In-N-Out Burger has reopened after being shut down last week over its refusal to enforce San Francisco’s vaccine mandate, telling the city that “we refuse to become the vaccination police.”
The San Francisco health department closed Thursday the hugely popular burger joint’s Fisherman’s Wharf location, the only one in the City by the Bay, over its failure to check the COVID-19 vaccination status of customers before allowing them entry, as the city requires.
The fast-food restaurant is back in business for takeout and drive-through orders, but indoor dining remains closed, according to KRON-TV.
In-N-Out chief legal and business officer Arnie Wensinger said that the location had “properly and clearly posted signage to communicate local vaccination requirements,” but drew the line at monitoring customers.
“We refuse to become the vaccination police for any government,” said Mr. Wensinger in a statement on KPIX-TV. “It is unreasonable, invasive, and unsafe to force our restaurant associates to segregate customers into those who may be served and those who may not, whether based on the documentation they carry, or any other reason.”
The statement continued: “We fiercely disagree with any government dictate that forces a private company to discriminate against customers who choose to patronize their business. This is clear governmental overreach and is intrusive, improper, and offensive.”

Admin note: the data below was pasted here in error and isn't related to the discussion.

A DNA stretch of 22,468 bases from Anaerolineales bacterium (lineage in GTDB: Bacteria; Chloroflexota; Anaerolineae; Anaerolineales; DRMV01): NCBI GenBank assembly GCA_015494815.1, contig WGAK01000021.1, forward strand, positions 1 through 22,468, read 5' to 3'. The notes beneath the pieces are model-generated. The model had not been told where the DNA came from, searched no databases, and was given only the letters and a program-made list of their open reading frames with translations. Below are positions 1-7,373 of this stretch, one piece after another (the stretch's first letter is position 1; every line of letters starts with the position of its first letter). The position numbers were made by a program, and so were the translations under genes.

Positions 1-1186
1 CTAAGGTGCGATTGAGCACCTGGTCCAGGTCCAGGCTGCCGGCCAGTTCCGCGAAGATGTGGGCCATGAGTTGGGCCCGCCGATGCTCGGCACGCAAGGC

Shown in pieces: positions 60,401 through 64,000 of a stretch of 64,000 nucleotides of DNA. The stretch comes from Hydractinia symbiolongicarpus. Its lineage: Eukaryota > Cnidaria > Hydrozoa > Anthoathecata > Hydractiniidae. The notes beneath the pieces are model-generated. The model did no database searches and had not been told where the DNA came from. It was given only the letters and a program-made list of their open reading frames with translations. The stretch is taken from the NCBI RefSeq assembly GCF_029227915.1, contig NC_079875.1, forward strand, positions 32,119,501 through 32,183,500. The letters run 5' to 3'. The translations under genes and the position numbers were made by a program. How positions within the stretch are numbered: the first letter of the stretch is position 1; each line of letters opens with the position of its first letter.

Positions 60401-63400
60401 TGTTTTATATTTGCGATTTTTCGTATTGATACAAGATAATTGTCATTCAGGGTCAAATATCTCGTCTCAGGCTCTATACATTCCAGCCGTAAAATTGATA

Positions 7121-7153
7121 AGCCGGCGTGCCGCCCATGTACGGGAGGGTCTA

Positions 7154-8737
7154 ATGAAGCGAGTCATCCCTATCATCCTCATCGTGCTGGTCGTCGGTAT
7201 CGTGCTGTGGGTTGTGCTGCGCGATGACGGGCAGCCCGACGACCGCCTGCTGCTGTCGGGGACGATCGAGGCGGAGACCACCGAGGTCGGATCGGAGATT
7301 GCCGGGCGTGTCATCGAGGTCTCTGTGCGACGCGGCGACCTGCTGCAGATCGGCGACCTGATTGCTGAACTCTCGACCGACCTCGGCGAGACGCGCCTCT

San Francisco Mayor London Breed’s August order requires restaurants, bars, clubs, gyms, theaters and other indoor business establishments to check for proof of vaccination before allowing patrons to enter.
“We know that for our city to bounce back from the pandemic and thrive, we need to use the best method we have to fight COVID-19 and that’s vaccines,” said Ms. Breed in an Aug. 12 statement. “Many San Francisco businesses are already leading the way by requiring proof of vaccination for their customers because they care about the health of their employees, their customers, and this City.”
The San Francisco Department of Public Health said that it “directly informed In-N-Out Burger representatives multiple times about the proof of vaccination requirement,” and visited the restaurant on Sept. 24 following a complaint, KPIX-TV reported.
“The outreach team provided information so the restaurant could comply with the law,” said the health-department statement. “Inspectors from the SFDPH’s Environmental Health division followed up on October 6 and found that In-N-Out Burger was still in violation of the health order.”
The California-based In-N-Out Burger, which has 358 locations, is owned by the Snyder family and known for its Bible verses printed on wrappers and on the bottom of its soft-drink cups.